Narrative:A Boeing 707 cargo plane, owned by Azza Transport, was destroyed when it crashed in a desert area immediately after takeoff from Sharjah Airport (SHJ). The airplane operated on Sudan Airways flight SUD2241 and was carrying air conditioning units, auto parts, computers and personal effects. The flight took off from runway 30 at 15:29. During initial climb, the core cowls of engine no. 4 separated and fell on the runway.
|Date:||Wednesday 21 October 2009|
|Operating for:||Sudan Airways|
|Leased from:||AZZA Transport|
|C/n / msn:|| 20123/788|
|First flight:|| 1969|
|Total airframe hrs:||77484|
|Engines:|| 4 Pratt & Whitney JT3D-3B|
|Crew:||Fatalities: 3 / Occupants: 3|
|Passengers:||Fatalities: 3 / Occupants: 3|
|Total:||Fatalities: 6 / Occupants: 6 |
|Airplane damage:|| Destroyed|
|Airplane fate:|| Written off (damaged beyond repair)|
|Location:||1,6 km (1 mls) NW of Sharjah Airport (SHJ) (United Arab Emirates)
|Phase:|| Initial climb (ICL)|
|Departure airport:||Sharjah Airport (SHJ/OMSJ), United Arab Emirates|
|Destination airport:||Khartoum-Civil Airport (KRT/HSSS), Sudan|
The aircraft continued in a shallow climb with level wings when the pilot informed the ATC that he lost engine no.4. He assumed this because the no. 4 Engine Pressure Ratio (EPR) manifold flex line had ruptured, leading to erroneous reading on the EPR indicator. The crew interpreted the EPR reading as a failure of no. 4 engine; accordingly they declared engine loss and requested the tower to return to the airport.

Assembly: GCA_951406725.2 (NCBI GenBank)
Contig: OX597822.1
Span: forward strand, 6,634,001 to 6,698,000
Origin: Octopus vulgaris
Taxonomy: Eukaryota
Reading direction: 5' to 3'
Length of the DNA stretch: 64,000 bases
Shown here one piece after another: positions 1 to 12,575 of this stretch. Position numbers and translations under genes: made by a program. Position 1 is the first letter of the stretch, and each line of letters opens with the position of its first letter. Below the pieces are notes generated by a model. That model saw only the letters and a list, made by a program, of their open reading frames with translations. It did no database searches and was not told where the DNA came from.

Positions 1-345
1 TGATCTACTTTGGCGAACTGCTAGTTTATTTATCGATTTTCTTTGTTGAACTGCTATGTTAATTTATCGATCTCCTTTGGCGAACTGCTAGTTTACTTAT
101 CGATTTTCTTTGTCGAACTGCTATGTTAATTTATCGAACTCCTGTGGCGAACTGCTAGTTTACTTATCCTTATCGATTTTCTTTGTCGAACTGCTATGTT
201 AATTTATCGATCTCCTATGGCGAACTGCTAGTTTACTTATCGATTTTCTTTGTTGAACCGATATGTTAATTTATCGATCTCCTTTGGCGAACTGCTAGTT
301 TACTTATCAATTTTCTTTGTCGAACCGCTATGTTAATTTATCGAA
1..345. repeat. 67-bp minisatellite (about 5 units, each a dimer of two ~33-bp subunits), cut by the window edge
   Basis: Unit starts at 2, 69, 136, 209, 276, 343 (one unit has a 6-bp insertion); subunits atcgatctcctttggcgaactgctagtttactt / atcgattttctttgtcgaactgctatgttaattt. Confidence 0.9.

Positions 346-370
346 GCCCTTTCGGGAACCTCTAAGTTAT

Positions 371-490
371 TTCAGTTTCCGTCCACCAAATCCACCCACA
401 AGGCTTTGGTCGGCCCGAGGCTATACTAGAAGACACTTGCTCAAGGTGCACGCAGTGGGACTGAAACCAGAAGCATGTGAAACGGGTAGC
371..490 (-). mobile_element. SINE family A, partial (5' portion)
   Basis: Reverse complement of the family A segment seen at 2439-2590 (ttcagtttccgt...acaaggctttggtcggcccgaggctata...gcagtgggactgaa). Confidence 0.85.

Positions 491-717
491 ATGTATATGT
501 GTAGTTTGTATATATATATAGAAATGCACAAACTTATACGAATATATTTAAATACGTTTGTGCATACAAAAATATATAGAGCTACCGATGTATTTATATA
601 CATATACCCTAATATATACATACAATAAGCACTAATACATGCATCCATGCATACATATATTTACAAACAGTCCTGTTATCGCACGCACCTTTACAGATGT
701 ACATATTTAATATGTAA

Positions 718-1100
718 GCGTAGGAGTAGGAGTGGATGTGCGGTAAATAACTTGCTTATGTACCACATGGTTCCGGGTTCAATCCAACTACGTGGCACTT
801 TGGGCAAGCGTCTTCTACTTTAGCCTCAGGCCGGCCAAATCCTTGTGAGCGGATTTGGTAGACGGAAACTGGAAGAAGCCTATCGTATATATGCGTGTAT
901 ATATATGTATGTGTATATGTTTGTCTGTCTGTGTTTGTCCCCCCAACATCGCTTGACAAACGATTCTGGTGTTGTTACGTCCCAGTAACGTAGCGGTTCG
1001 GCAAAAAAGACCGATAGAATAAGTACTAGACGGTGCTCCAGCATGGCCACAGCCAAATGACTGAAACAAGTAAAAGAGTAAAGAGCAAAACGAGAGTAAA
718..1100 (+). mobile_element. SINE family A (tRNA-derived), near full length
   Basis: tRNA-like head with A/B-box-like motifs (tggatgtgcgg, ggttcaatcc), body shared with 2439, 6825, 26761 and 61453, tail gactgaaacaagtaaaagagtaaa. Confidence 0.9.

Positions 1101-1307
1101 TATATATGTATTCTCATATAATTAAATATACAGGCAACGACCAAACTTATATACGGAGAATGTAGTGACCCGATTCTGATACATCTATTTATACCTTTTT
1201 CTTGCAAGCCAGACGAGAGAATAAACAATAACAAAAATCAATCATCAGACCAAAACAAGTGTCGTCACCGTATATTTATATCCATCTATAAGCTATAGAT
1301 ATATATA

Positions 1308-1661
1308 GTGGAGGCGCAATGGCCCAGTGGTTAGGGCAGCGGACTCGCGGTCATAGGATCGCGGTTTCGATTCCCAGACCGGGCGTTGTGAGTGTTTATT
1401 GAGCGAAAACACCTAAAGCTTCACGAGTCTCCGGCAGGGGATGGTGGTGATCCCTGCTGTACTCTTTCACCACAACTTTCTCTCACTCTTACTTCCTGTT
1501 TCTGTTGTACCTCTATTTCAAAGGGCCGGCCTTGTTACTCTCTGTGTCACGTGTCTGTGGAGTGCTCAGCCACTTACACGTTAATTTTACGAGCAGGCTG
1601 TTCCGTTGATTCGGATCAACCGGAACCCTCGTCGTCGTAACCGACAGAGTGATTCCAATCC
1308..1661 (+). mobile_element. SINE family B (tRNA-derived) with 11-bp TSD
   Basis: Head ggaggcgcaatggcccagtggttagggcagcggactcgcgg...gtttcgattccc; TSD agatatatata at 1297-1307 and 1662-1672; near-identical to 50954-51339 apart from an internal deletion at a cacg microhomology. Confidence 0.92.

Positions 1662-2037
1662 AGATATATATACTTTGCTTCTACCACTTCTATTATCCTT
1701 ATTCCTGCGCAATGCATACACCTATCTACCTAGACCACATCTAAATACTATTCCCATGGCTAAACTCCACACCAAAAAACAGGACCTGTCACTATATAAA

The aircraft went into a right turn, banked and continuously rolled to the right at a high rate, sunk, and impacted the ground with an approximately 90° right wing down attitude.
(a) the departure of the No. 4 engine core cowls;
(b) the consequent disconnection of No. 4 engine EPR Pt7 flex line;
(c) the probable inappropriate crew response to the perceived No. 4 engine power loss;
(d) the Aircraft entering into a stall after the published maximum bank angle was exceeded; and
(e) the Aircraft Loss of Control ("LOC") that was not recoverable.
Contributing Factors to the Accident were:
(a) the Aircraft was not properly maintained in accordance with the Structure Repair Manual where the cowls had gone through multiple skin repairs that were not up to aviation standards;
(b) the Operator's maintenance system failure to correctly address the issues relating to the No. 4 engine cowls failure to latch issues;
(c) the failure of the inspection and maintenance systems of the maintenance organization, which performed the last C-Check, to address, and appropriately report,
the damage of the No. 4 engine cowls latches prior to issuing a Certificate of Release to Service;
(d) the Operator's failure to provide a reporting system by which line maintenance personnel report maintenance deficiencies and receive timely and appropriate guidance and correction actions;
(e) the Operator's quality system failure to adequately inspect and then allow repairs that were of poor quality or were incorrectly performed to continue to remain on the Aircraft; and
(f) the SCAA safety oversight system deficiency to adequately identify the Operator's chronic maintenance, operations and quality management deficiencies.
» UAE General Civil Aviation Authority (GCAA)
Official accident investigation report
Follow-up / safety actions
AZZA Transport was temporarily banned by the UAE General Civil Aviation Authority (GCAA) as of October 25, 2009. This was considered a preventive measure until investigations into the cause of the accident are completed.
GCAA issued 9 Safety Recommendations
Show all AD's and Safety Recommendations
This map shows the airport of departure and the intended destination of the flight. The line between the airports does not
display the exact flight path.
Distance from Sharjah Airport to Khartoum-Civil Airport as the crow flies is 2604 km (1628 miles).